Jason Bere

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Jason Phillip Bere

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Biographical Information[edit]

Long viewed as a star pitching prospect, Jason Bere never developed into top-line starter that many people expected. Some cited his heavy workload at a young age as the reason for his multiple injuries. He made his mark, though, going 12-5 and then 12-2 in 1993 and 1994, two seasons in which the Chicago White Sox finished first in their division. He struggled badly in his two appearances in the spotlight however, being rocked and tagged with a loss in his only postseason start in the 1993 ALCS against the Toronto Blue Jays, and taking the loss in extra innings while failing to retire a batter in the 1994 All-Star Game.

Bere then struggled with injuries and inconsistency through the remainder of his big league career. He led the American League in losses with 15 in 1995 while walking almost as many batters as he struck out and posting an awful 7.15 ERA. He missed most of the next two seasons with injuries, then started 1998 with a 3-7, 6.45 record for the Sox to earn his unconditional release in July. He was picked up by the Cincinnati Reds a week later and found a second wind, going 3-2, 4.12 for them, and then a combined 5-0 with Cincinnati and the Milwaukee Brewers the following season. He had moments of brilliance later in his career, such as on June 29, 2000, when he struck out 13 Philadelphia Phillies while playing for the Brewers, and when he posted double figures in wins in 2000 and 2001.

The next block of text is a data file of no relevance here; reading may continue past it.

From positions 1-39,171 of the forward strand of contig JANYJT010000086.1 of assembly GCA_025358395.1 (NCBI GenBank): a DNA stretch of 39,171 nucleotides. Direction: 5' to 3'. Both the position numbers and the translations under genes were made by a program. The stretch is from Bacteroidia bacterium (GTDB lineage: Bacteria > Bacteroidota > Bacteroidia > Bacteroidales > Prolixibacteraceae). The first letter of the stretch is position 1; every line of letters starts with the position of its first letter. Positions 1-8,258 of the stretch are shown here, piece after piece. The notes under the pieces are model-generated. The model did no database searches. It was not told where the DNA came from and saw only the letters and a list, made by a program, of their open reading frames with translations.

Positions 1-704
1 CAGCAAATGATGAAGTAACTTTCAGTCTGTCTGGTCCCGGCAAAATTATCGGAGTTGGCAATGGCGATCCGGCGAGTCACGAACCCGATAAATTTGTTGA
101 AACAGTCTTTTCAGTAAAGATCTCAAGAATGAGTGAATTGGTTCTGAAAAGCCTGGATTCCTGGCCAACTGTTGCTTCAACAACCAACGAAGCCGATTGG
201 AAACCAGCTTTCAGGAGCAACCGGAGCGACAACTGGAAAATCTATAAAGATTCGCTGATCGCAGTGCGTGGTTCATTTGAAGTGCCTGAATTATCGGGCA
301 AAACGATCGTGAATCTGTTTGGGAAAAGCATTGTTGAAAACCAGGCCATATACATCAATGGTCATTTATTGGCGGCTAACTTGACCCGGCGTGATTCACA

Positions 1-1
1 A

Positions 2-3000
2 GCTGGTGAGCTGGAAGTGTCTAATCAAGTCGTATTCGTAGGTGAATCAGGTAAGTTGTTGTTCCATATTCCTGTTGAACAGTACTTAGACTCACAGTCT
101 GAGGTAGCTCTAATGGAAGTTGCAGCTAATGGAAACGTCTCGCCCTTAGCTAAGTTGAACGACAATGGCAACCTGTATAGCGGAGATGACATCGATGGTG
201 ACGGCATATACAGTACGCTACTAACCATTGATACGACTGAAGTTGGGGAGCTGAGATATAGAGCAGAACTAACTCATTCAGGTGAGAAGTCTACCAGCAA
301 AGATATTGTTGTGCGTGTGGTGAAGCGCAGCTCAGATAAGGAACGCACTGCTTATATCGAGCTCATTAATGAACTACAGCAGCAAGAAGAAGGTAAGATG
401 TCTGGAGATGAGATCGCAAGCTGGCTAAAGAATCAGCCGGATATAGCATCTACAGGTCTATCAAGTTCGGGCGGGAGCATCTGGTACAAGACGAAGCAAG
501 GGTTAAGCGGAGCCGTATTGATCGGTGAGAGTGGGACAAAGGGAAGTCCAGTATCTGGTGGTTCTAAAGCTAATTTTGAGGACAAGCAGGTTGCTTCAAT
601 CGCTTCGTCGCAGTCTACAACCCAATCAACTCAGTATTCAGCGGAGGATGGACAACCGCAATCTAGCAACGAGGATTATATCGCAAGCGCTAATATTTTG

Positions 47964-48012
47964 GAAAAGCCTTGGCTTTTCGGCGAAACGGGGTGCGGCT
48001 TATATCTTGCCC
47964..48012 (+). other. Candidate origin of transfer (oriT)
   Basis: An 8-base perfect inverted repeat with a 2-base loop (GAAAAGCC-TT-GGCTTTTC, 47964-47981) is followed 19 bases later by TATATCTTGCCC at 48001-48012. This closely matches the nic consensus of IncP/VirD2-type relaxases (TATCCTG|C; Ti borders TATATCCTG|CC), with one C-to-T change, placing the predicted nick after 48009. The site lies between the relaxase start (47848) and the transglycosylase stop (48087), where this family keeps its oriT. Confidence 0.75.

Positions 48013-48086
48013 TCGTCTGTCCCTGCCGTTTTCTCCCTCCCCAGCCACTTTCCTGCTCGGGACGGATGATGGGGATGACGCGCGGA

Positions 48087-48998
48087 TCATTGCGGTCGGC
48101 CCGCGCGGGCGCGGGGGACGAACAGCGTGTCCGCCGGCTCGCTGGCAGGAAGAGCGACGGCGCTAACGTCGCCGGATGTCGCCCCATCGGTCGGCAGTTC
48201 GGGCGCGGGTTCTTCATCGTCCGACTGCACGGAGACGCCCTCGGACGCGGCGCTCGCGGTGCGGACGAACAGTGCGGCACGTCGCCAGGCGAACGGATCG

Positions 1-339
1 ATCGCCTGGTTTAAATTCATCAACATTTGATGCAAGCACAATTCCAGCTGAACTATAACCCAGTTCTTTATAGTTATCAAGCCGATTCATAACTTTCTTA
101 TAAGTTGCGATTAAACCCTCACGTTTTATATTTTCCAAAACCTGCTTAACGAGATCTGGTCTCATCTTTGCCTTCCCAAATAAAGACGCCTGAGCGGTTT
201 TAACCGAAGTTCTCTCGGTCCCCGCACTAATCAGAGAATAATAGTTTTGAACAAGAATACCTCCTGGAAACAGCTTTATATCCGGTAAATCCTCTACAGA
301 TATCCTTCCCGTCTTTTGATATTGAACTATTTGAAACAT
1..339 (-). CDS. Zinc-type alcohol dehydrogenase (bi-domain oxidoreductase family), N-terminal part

After retiring as a player, Bere worked in the Cleveland Indians front office, for whom he ended his career with two starts in 2003. In 2015, he was named the team's bullpen coach, replacing Kevin Cash who had been named manager of the Tampa Bay Rays.

Notable Achievements[edit]

  • AL All-Star (1994)
  • AL Winning Percentage Leader (1994)

Related Sites[edit]